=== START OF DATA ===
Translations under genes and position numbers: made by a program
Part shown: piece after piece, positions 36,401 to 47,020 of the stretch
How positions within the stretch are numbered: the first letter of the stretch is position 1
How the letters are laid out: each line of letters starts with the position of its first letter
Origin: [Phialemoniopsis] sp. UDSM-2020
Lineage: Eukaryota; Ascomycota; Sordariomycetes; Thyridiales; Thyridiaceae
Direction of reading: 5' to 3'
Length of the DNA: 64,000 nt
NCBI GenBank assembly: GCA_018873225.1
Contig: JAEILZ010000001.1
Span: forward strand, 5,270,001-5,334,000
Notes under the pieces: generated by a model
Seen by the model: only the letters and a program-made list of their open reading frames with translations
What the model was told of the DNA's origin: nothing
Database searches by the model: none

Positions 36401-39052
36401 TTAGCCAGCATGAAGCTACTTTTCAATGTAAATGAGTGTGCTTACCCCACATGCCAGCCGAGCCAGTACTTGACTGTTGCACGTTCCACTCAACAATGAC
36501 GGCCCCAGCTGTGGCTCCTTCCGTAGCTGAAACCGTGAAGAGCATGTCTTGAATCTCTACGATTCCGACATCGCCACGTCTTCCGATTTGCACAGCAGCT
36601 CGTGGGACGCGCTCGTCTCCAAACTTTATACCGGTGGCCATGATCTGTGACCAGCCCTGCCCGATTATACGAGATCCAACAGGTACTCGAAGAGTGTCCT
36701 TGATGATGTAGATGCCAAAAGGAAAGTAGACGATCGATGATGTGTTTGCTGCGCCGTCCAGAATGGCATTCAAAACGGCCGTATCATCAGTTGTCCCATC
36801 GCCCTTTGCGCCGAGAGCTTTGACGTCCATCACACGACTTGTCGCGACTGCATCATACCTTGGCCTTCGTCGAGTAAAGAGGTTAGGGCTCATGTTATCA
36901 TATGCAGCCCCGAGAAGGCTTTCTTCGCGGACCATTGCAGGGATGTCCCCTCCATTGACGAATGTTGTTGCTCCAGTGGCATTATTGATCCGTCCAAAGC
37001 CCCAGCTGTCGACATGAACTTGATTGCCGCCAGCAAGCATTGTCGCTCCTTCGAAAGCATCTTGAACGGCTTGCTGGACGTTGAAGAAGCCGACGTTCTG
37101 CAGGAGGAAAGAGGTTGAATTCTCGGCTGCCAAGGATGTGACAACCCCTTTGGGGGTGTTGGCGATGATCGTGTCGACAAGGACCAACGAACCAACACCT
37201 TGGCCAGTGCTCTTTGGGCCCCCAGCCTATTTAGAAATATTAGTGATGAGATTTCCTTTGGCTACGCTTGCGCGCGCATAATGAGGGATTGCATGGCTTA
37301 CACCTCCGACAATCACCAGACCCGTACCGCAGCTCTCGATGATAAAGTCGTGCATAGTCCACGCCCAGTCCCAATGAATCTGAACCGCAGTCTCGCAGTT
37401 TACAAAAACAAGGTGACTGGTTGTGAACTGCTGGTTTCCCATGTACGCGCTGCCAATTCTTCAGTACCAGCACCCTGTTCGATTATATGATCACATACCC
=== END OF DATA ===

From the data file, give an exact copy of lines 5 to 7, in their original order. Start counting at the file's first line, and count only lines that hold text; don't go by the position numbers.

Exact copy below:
Origin: [Phialemoniopsis] sp. UDSM-2020
Lineage: Eukaryota; Ascomycota; Sordariomycetes; Thyridiales; Thyridiaceae
Direction of reading: 5' to 3'